If you’re getting back into Pokémon Go thanks to the new game announcements, you’re probably hot on the trail of the Mythical Pokémon known as Mew. The game’s new Special Research feature lets you track down the powerful (and powerfully pink) Pokémon. Along the way, you learn that Mew shares DNA with all known Pokémon; after all, it’s believed to be the “ancestor of all Pokémon.” But this idea of a common ancestor for the wide variety of Pokémon species isn’t just something that Nintendo, Game Freak, or Niantic came up with. It’s actually an important idea in evolutionary biology and genetics called the most recent common ancestor (MRCA).
Every one of us descends from the human Mew
As the name suggests, an MRCA is a biological ancestor that multiple organisms or species have in common. We can sometimes find evidence of MRCAs in the DNA of their descendants, and we can use that evidence to estimate how long ago those MRCAs lived. For recent MRCAs, doing this analysis can even help identify them. This kind of analysis enables features like the “Genius Results” in National Geographic’s Geno 2.0. At some point in the last 120,000 years, each of us has a MRCA with a historical figure like Queen Victoria or Genghis Khan; where we differ is when that MRCA lived. (We can only assume that this kind of analysis is how in-universe researchers like Professor Willow determined that Mew is the MRCA for the over 800 unique Pokémon!)
Human beings, as a species, have a general MRCA—our human Mew, if you will. Regardless of where in the world our recent ancestors came from, every one of us descends from the human Mew. But, because of genetic recombination in our autosomal DNA, some of us might not have inherited any DNA from them. So trying to study this MRCA is—like using a Water Gun on a Bulbasaur—not very effective. Some mathematical models estimate that this MRCA could have lived as recently as a few thousand years ago,1 but we can’t narrow this window much further by looking at our DNA.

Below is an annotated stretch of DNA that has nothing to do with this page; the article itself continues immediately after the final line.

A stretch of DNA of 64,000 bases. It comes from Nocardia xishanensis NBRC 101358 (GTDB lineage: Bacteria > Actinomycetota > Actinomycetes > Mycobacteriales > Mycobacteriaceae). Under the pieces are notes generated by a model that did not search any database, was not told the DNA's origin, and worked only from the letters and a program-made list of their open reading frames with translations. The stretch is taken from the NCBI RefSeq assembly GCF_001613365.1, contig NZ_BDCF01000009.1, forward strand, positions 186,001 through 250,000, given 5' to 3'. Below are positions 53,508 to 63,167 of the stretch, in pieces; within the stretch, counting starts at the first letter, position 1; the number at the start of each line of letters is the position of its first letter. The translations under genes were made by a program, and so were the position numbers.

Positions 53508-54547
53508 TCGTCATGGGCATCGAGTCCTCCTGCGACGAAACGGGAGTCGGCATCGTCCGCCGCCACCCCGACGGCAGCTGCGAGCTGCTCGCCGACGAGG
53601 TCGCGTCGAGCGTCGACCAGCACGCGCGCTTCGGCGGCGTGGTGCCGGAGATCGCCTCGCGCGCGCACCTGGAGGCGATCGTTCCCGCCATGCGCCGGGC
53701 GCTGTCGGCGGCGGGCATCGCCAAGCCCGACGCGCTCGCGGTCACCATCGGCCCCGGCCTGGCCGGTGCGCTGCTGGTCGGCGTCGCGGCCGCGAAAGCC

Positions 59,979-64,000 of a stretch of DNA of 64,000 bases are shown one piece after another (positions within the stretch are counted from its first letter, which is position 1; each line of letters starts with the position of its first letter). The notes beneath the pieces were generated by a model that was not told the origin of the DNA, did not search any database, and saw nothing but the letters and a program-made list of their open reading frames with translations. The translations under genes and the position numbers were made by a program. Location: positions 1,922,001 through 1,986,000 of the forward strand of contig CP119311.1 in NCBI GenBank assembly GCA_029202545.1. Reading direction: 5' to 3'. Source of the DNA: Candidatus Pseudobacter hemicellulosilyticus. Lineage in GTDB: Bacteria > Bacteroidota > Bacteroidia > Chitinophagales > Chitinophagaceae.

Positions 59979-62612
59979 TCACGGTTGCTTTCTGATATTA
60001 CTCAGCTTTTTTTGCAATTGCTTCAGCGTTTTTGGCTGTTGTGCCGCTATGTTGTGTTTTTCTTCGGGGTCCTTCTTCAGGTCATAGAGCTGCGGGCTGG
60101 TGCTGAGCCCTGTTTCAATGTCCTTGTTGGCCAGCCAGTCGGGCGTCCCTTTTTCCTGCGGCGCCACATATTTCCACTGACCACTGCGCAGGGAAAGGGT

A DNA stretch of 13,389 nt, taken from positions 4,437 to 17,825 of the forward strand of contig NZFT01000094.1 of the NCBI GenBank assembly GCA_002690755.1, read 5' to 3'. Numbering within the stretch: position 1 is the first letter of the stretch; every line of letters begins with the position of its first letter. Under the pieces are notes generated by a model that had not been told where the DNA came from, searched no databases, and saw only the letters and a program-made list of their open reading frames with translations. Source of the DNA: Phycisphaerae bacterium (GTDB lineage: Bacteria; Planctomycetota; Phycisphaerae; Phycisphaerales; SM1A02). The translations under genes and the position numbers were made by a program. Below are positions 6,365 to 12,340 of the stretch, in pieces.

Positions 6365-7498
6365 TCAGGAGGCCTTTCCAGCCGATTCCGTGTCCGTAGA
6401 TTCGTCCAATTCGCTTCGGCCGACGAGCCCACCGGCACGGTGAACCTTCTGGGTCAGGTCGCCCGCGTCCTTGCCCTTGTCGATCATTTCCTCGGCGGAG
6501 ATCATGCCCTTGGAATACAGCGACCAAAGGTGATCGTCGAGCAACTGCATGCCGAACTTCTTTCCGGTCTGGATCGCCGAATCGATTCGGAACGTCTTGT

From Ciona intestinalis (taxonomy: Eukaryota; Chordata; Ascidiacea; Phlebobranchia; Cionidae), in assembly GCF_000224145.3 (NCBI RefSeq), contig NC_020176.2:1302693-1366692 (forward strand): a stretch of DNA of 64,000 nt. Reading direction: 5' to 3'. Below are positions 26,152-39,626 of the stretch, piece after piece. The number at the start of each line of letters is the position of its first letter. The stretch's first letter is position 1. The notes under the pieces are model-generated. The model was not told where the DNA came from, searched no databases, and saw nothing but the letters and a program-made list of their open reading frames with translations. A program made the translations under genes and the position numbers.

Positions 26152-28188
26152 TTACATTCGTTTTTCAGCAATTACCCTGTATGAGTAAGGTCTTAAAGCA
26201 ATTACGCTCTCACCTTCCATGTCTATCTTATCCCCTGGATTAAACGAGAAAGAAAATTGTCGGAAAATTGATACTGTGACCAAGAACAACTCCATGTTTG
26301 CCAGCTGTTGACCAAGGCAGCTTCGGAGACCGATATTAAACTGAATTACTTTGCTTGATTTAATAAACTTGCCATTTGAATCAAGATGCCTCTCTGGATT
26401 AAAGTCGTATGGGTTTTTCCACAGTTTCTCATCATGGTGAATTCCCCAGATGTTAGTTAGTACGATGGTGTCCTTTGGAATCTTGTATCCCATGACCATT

Luckily, there are two other important human MRCAs that we can study. These are our matrilineal and patrilineal MRCAs, or our MRCAs exclusively on our maternal or paternal line. They’re commonly referred to as mitochondrial Eve (or mt-MRCA) and Y-chromosomal Adam (or Y-MRCA).
MRCA vs. LUCA
While all humans have our MRCAs, there’s also an MRCA for every living thing on Earth today. This MRCA is known as the last universal common ancestor (LUCA). As you might imagine, LUCA was already ancient by the time of our human MRCAs: Scientists estimate that it lived over 3.5 billion years ago!9
Mitochondrial Eve is the female that all humans alive today are descended from on their mother’s side. We trace human matrilineal ancestry through the DNA in our mitochondria. These “powerhouses” of our cells have a small part of our DNA that is separate from the rest of our genome. For various reasons, each of us only has mitochondrial DNA from our biological mother. Fortunately for genetic research, this phenomenon allows us to trace back anyone’s direct maternal line of descent. In doing so, scientists have discovered that these lines converge on mt-MRCA approximately 100,000 to 200,000 years ago.3–5 (Different studies have found different ranges, though they tend to fall in this window.)